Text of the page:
May 2015: South African Medical Journal, Suid-Afrikaanse Tydskrif Vir Geneeskunde
Antoinette Cilliers, Alma J Adler, Haroon Saloojee
BACKGROUND: Rheumatic heart disease remains an important cause of acquired heart disease in developing countries. Although prevention of rheumatic fever and management of recurrences have been well established, optimal management of active rheumatic carditis remains unclear. This is an update of a review published in 2003, and previously updated in 2009 and 2012. OBJECTIVES: To assess the effects, both harmful and beneficial, of anti-inflammatory agents such as aspirin, corticosteroids and other drugs in preventing or reducing further valvular damage in patients with acute rheumatic fever...
May 28, 2015: Cochrane Database of Systematic Reviews
Michael H Gewitz, Robert S Baltimore, Lloyd Y Tani, Craig A Sable, Stanford T Shulman, Jonathan Carapetis, Bo Remenyi, Kathryn A Taubert, Ann F Bolger, Lee Beerman, Bongani M Mayosi, Andrea Beaton, Natesa G Pandian, Edward L Kaplan
BACKGROUND: Acute rheumatic fever remains a serious healthcare concern for the majority of the world's population despite its decline in incidence in Europe and North America. The goal of this statement was to review the historic Jones criteria used to diagnose acute rheumatic fever in the context of the current epidemiology of the disease and to update those criteria to also take into account recent evidence supporting the use of Doppler echocardiography in the diagnosis of carditis as a major manifestation of acute rheumatic fever...
May 19, 2015: Circulation
Jose L Aguirre, Margarita Jurado, Mateo Porres-Aguilar, Cristina Olivas-Chacon, Mateo Porres-Muñoz, Debabrata Mukherjee, Juan Taveras
Acute myocarditis can be induced by various concomitant disease processes including infections. Most of these cases are viral in origin; however, bacterial infections are also implicated to a lesser degree. Group A streptococcus is a frequent culprit in bacterial-induced myocarditis. Its diagnosis is suspected by the presence of signs and symptoms of rheumatic fever as established by the Jones criteria. The development and refinement of current diagnostic tools has improved our ability to identify specific pathogens...
April 2015: Proceedings of the Baylor University Medical Center
M Mostafa Zaman, Sohel Reza Choudhury, Shafiqur Rahman, Jasimuddin Ahmed
BACKGROUND: Recent prevalence data on rheumatic fever (RF) and rheumatic heart disease (RHD) are lacking in Bangladeshi population. AIM: We have done this national level cross-sectional survey to determine the prevalence of RF and RHD in Bangladeshi children. METHODS: Samples were drawn from three out of seven divisions of Bangladesh from both urban and rural areas. Trained and experienced enumerators visited households to suspect cases of RF or RHD in 5-19 years children by asking structured questions on symptoms and signs of RF and RHD (n = 56,827)...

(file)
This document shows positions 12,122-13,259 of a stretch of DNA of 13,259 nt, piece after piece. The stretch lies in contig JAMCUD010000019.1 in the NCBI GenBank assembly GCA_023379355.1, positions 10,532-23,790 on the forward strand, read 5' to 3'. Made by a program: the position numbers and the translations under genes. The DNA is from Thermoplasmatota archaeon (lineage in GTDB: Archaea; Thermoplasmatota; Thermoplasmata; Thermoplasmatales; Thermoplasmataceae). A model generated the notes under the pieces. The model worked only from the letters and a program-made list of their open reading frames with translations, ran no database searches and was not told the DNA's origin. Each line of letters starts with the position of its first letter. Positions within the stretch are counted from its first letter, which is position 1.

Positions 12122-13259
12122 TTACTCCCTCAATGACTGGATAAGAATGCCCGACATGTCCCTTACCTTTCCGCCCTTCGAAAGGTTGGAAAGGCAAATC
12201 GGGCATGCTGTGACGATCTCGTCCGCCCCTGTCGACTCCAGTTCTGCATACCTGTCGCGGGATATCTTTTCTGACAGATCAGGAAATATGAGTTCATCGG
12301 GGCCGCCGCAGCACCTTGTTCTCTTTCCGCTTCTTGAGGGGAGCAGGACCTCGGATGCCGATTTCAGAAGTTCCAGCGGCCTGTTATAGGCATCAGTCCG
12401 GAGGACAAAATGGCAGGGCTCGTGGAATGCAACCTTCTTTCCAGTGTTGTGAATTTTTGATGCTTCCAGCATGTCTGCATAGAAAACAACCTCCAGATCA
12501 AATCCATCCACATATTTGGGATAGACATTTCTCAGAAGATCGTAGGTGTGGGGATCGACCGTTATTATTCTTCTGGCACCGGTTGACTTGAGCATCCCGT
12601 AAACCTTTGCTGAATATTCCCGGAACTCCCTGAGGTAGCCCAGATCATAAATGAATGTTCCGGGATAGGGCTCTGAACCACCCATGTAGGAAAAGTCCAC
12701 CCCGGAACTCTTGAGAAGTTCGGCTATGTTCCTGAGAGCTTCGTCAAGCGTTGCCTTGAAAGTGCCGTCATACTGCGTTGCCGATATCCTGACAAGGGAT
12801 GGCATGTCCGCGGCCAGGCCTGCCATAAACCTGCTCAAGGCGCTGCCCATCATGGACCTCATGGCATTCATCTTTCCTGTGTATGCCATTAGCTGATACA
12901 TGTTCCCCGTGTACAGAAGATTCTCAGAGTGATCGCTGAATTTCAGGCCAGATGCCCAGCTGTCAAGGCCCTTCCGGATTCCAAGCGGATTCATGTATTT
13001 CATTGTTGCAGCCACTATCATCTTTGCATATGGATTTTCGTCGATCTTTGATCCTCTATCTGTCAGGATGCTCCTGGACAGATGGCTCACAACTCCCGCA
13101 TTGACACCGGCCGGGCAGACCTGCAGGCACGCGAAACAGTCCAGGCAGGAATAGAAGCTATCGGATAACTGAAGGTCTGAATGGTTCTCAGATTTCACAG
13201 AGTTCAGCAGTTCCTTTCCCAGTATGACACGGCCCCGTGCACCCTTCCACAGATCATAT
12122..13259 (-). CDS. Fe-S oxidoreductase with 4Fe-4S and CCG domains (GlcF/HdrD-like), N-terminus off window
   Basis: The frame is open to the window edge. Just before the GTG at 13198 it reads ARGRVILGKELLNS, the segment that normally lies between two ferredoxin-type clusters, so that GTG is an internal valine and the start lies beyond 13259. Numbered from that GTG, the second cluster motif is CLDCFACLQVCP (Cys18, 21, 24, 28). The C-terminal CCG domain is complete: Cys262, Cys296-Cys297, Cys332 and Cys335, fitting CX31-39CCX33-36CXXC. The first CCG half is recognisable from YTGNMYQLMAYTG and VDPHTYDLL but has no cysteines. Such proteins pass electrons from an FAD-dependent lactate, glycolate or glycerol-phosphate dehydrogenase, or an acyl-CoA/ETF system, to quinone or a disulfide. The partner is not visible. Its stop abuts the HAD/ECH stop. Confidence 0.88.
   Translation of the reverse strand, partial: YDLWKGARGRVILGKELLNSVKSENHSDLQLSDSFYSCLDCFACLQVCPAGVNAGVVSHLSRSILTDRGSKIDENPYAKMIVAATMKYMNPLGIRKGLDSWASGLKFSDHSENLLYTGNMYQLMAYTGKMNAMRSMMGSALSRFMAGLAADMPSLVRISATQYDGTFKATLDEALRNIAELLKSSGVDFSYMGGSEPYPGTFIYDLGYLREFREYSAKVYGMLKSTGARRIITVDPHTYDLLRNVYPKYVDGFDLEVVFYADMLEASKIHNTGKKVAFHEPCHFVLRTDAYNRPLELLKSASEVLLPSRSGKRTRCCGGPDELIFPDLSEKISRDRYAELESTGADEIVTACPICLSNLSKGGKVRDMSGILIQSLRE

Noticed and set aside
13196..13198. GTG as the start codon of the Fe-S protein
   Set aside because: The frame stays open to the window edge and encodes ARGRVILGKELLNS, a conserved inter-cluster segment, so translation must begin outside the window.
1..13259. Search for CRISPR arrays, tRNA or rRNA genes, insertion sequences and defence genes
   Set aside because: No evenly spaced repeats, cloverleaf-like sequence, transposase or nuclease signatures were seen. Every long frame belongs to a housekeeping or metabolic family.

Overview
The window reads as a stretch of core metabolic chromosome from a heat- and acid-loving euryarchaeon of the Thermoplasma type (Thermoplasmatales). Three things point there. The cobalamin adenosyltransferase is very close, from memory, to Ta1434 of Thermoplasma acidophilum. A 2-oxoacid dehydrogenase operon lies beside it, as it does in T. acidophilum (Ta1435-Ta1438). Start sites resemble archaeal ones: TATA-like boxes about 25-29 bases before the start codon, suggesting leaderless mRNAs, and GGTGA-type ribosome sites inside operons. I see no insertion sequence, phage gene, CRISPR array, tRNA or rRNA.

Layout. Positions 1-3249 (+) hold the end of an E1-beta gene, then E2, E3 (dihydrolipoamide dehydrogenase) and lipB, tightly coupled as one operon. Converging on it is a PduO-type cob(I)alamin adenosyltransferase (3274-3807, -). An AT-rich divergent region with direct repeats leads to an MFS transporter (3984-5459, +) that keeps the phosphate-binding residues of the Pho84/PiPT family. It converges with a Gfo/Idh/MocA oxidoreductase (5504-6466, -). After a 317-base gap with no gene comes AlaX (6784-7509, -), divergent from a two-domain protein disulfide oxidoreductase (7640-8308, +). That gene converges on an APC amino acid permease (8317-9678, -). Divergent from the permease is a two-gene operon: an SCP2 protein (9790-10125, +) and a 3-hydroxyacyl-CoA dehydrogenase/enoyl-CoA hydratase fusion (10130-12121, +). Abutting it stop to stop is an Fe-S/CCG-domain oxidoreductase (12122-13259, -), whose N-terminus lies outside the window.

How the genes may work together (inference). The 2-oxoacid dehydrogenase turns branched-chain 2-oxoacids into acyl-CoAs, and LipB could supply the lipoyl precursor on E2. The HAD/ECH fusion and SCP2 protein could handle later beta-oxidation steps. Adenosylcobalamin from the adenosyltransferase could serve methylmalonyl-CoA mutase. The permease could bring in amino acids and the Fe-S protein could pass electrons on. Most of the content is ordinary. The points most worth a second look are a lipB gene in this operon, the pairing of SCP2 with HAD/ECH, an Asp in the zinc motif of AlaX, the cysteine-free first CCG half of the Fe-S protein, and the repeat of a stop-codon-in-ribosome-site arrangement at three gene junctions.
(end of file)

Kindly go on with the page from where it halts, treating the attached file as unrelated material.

January 2015: Indian Heart Journal
Raakhi M Mistry, Diana Lennon, Matthew J Boyle, Karel Chivers, Chris Frampton, Ross Nicholson, Haemish Crawford
INTRODUCTION: Joint pain and raised inflammatory markers are features of both acute rheumatic fever (ARF) and septic arthritis, often posing a diagnostic challenge to clinicians. Important differences in the presenting serological inflammatory marker profile may assist patient diagnosis, however, as clinical experience suggests that ARF is associated with a higher erythrocyte sedimentation rate (ESR), whereas other serological markers may be similarly elevated in these 2 conditions. OBJECTIVE: The goal of this study was to determine the diagnostic value of serological inflammatory markers and white cell count (WCC) in children presenting with acute joint pain secondary to ARF or septic arthritis...
April 2015: Journal of Pediatric Orthopedics
Hayrullah Alp, Tamer Baysal, Hakan Altın, Zehra Karataş, Sevim Karaarslan
BACKGROUND: Simple electrocardiogram (ECG) markers have been used to evaluate conduction times. Acute rheumatic fever (ARF) is an autoimmune disease that affects these conduction times. The aim of this prospective long-term follow-up study was to evaluate QT, QTc and P-wave dispersions in children with ARF and chronic rheumatic heart disease (CRHD). METHODS: Sixty-four patients with ARF, 33 patients with CRHD and 41 healthy, age- and sex-matched control subjects were included in the study...
October 2014: Pediatrics International: Official Journal of the Japan Pediatric Society